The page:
How small businesses are being affected by the cost of living crisis

As the cost of living continues to rise, more and more small business owners are being forced to make drastic changes to keep their business afloat. 

Individuals and families are cutting back on shopping, postponing summer holidays and cancelling their Netflix subscriptions – but such changes are not as simple for business owners. 

Financial advisor Ian Dempsey said: “Businesses are being squeezed just as much as individuals with the potential impact being much bigger.”

According to Mr Dempsey, one of his clients has been forced to put their business on hold due to shipping costs increasing from £2,000 per container to £26,000.

This is something that affects thousands of businesses – they are juggling many different cost increases to keep their doors open, including raw materials, petrol, gas and electric bills as well as the increase in National Minimum Wage for staff.

Sarah Laker owns two stationery shops called Stationery Supplies – one in Marple and one in Wilmslow.

Sarah in the Wilmslow shop. Image: Sarah Laker.

She said: “The footfall is still the same coming into the shops, but people aren’t spending as much – they are making more considered purchases meaning that our profit margin is much smaller.

“I can’t think of an area of the business that hasn’t been affected.”

Laker said her business struggled through Brexit and the Covid-19 pandemic, before the current cost of living crisis.

The UK government is helping individuals on certain benefits – such as providing a payment of £650 in two lump sums to those claiming Universal Credit, Jobseekers Allowance or income support – but there are no such benefits for businesses.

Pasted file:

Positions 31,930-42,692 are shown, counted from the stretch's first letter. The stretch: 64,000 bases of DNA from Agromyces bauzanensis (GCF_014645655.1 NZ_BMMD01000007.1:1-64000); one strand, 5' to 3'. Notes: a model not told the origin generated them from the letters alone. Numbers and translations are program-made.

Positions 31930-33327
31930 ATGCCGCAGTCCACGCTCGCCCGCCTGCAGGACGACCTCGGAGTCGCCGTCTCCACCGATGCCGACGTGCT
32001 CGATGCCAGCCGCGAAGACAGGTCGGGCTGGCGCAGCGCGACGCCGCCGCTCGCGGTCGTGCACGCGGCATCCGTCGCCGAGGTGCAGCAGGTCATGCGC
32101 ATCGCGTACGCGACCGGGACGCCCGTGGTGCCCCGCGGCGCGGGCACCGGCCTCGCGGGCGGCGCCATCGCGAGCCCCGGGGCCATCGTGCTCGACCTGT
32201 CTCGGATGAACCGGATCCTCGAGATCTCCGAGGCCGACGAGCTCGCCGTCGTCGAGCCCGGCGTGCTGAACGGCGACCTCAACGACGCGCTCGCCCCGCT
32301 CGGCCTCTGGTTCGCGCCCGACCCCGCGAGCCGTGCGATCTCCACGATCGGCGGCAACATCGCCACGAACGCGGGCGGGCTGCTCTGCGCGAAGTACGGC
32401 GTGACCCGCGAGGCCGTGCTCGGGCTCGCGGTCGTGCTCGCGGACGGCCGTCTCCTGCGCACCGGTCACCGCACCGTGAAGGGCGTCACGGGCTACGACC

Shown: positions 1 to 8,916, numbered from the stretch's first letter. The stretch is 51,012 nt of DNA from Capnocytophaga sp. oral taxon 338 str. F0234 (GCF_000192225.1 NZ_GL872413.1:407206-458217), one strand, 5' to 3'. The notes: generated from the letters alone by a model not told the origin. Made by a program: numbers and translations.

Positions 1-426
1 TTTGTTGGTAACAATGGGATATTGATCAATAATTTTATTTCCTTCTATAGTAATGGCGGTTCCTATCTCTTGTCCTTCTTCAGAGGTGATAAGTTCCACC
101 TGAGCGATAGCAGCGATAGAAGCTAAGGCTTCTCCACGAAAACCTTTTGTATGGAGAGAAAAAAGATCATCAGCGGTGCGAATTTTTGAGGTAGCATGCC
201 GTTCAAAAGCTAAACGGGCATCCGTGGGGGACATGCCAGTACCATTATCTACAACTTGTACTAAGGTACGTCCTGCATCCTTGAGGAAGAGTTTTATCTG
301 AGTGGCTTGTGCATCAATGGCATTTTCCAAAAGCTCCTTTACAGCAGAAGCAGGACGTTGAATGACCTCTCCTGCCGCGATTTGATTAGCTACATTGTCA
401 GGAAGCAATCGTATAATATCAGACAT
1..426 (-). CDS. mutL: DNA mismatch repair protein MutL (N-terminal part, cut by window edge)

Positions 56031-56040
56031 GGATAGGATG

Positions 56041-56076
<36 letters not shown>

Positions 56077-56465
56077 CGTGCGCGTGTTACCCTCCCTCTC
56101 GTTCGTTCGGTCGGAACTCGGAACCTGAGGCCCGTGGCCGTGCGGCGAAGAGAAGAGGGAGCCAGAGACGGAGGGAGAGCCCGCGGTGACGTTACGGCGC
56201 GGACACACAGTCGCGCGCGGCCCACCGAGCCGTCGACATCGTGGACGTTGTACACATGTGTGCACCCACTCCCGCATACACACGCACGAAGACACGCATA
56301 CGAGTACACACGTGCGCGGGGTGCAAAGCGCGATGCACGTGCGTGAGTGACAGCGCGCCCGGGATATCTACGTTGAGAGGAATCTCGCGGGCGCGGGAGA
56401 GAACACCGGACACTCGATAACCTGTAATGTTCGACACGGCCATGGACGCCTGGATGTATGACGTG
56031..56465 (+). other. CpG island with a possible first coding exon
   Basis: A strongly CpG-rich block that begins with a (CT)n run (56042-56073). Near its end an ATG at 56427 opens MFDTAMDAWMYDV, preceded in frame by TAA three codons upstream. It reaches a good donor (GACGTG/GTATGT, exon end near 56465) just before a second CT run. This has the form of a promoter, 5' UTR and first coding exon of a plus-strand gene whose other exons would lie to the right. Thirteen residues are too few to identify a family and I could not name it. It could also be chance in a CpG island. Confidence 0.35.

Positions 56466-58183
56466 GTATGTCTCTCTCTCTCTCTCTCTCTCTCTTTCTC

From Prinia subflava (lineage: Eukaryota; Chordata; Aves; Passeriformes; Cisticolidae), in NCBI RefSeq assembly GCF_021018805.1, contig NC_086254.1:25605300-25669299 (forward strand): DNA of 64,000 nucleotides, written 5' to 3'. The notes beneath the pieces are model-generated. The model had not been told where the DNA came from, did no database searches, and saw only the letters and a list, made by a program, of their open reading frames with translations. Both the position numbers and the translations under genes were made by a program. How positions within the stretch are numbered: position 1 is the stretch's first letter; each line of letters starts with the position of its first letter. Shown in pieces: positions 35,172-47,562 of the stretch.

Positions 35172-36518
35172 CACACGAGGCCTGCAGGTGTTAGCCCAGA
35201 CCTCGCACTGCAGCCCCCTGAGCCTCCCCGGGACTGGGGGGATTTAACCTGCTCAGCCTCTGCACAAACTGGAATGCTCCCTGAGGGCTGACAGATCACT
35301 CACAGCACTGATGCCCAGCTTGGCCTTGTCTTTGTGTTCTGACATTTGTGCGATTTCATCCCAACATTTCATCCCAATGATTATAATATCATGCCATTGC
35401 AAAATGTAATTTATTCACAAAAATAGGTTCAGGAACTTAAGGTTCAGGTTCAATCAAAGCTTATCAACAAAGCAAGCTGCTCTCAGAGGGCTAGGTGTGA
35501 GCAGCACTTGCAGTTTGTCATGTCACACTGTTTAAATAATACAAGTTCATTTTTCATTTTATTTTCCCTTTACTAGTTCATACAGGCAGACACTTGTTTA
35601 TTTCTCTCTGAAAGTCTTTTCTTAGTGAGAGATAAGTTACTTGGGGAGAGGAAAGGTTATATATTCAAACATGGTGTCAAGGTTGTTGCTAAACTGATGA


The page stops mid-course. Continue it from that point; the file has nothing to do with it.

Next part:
Data from the Office for National Statistics showed a 9% inflation rate rise between April and May 2022 – the largest the UK has seen since 1982.

Lisa Johnson, owner of Wilmslow based organic skincare business LJ Natural, worries about when this is going to end. 

She said: “I’ve had my business for 12 years and it’s changed a lot in that time, but this is probably the worst it’s ever been.

“If things don’t pick up, I’ll have to cut my business down to two or three days a week and get a job on the side which I don’t want to do but I’ll have to. “

Some of Lisa’s products. Image: Lisa Johnson

Mr Dempsey explained how his main worry was the human impact that the cost of living will have.

He said: “Businesses are run by families with mouths to feed and without any income, that impact could be significant, when we are already in a delicate recovery after the unprecedented global pandemic.

“Recessions close businesses, people lose homes, and that is not a position I wish on anyone.”

Related Articles